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M. R. Al-Ubaidi, D. M. Sherry, S. J. Fliesler, K. L. Moore; Protein Tyrosine-O-Sulfation Deficiency Leads to Impaired Retinal Function and Structure. Invest. Ophthalmol. Vis. Sci. 2009;50(13):3408.
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To investigate the role(s) of protein tyrosine-O-sulfation in retinal function and structure.
Electroretinography (ERG) with correlative histologic, electron microscopic and immunohistochemical analyses were performed on wildtype mice vs. mice deficient in tyrosylprotein sulfotransferases 1 and 2 (Tpst1-/- and Tpst2-/-). SDS-PAGE and Western blot analyses of retinal extracts were performed to assess protein sulfation, using an anti-Tyr-sulfate antibody.
Multiple retinal proteins were sulfated in all species tested. Sulfated proteins were localized to photoreceptor outer segments (OS), the inner nuclear layer, and ganglion cell layer. Tpst1-/- mice initially exhibited delayed development of ERG responses; by postnatal day 50 (P50) the ERGs were normal, but by P120 mice showed reduced scotopic and photopic ERG responses with concomitant mild retinal degeneration. Tpst2-/- mice displayed early ERG deficits that, unlike Tpst1-/- mice, did not normalize with age. However, Tpst2-/- retinas appeared histologically normal. Ultrastructural studies showed that complete lack of sulfation in the double knockout (Tpst1-/-/Tpst2-/-) retina led to the formation of abnormal extensions of the disc rim into the extracellular space and continuity of the intradiscal space with the extracellular space. Furthermore, the spacing between disks was irregular and abnormally wide. Additionally, photoreceptor terminals in the double knockout retinas appeared irregular, but were able to establish ribbon synapses. Immunohistochemistry showed that disrupted protein sulfation produced cell-specific deficits in the morphology and organization of bipolar cells in particular, included an enlarged plexus of synaptotagmin 2-positive terminals in the ON sublayer of the IPL and a reduced rod bipolar cell terminal size and plexus.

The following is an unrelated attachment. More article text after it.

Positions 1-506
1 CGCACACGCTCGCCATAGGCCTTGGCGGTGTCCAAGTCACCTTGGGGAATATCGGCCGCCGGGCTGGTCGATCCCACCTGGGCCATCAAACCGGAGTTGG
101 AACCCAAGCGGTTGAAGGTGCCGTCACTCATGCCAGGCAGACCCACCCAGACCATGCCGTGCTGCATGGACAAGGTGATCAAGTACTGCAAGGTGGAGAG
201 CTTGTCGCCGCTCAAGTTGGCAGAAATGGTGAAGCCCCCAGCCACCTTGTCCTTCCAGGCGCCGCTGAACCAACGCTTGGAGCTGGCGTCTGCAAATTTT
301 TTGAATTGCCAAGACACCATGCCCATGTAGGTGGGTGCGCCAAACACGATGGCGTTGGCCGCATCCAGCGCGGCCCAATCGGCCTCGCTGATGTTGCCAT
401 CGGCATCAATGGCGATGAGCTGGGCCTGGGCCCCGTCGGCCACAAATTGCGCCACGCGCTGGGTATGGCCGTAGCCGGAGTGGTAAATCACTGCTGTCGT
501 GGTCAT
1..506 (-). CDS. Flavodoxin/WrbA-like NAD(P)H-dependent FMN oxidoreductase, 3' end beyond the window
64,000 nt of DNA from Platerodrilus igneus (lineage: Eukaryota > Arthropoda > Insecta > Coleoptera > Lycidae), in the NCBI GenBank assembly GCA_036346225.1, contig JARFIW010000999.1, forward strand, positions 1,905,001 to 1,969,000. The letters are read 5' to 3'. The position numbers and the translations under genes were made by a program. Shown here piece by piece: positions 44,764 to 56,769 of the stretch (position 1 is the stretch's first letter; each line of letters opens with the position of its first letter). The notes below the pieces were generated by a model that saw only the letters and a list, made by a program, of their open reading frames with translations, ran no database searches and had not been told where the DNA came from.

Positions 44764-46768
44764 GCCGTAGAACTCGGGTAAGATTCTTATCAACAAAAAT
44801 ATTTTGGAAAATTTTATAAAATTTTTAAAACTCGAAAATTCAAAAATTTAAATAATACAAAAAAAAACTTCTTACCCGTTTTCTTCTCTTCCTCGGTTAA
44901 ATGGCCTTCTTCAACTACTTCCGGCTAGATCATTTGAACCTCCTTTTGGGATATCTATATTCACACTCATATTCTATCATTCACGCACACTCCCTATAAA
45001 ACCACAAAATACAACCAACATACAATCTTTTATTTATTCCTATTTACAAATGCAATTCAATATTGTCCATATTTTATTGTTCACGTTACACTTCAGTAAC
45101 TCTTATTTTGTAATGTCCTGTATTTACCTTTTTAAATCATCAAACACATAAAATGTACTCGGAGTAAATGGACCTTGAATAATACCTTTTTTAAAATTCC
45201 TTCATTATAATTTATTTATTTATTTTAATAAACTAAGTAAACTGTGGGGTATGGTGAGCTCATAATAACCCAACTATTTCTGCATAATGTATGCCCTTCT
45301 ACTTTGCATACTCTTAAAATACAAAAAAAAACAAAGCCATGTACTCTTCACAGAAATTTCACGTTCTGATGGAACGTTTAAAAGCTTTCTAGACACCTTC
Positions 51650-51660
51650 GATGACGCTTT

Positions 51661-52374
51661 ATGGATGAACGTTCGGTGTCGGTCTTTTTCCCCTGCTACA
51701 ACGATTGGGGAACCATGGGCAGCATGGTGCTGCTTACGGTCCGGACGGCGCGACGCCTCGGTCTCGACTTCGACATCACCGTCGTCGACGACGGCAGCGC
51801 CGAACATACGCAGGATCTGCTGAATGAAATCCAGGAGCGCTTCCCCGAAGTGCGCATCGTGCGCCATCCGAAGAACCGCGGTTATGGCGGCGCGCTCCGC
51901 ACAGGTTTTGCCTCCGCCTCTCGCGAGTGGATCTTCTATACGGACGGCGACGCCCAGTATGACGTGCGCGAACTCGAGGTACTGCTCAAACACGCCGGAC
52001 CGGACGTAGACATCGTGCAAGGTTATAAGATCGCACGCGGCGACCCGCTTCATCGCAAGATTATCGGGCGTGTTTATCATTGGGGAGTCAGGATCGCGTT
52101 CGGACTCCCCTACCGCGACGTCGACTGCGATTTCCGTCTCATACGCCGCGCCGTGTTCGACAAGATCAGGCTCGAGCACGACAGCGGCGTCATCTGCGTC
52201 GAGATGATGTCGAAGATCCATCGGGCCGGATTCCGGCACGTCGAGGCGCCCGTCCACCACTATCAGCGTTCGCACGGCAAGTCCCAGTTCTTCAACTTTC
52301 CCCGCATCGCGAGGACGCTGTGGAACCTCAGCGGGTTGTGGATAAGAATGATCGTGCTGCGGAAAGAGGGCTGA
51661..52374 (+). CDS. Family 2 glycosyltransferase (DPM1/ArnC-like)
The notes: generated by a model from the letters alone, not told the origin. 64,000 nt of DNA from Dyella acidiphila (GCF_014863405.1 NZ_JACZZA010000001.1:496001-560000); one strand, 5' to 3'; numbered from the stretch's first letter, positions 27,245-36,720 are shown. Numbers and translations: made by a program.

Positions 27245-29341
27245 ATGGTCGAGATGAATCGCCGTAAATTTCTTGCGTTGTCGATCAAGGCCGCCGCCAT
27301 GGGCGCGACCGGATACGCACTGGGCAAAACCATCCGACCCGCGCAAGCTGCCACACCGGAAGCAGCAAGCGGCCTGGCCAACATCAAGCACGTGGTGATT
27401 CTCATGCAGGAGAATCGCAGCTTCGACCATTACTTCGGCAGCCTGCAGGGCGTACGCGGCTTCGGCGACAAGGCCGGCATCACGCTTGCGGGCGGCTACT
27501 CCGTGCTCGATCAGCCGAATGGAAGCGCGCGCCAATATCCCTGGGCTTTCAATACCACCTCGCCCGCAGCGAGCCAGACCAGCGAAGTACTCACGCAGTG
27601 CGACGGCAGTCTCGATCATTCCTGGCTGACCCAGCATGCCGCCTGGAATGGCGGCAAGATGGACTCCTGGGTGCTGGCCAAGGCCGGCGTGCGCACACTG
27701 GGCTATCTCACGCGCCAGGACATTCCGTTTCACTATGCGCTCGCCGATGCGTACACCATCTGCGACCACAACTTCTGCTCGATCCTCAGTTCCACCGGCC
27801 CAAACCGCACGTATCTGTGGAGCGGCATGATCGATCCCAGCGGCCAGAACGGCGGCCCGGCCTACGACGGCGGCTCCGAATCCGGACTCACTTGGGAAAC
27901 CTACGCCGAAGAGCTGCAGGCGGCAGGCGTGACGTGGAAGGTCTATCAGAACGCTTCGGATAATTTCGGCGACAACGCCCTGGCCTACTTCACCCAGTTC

These results indicate that protein sulfation is essential for proper OS morphogenesis and maintenance and affects the organization of synaptic layers.
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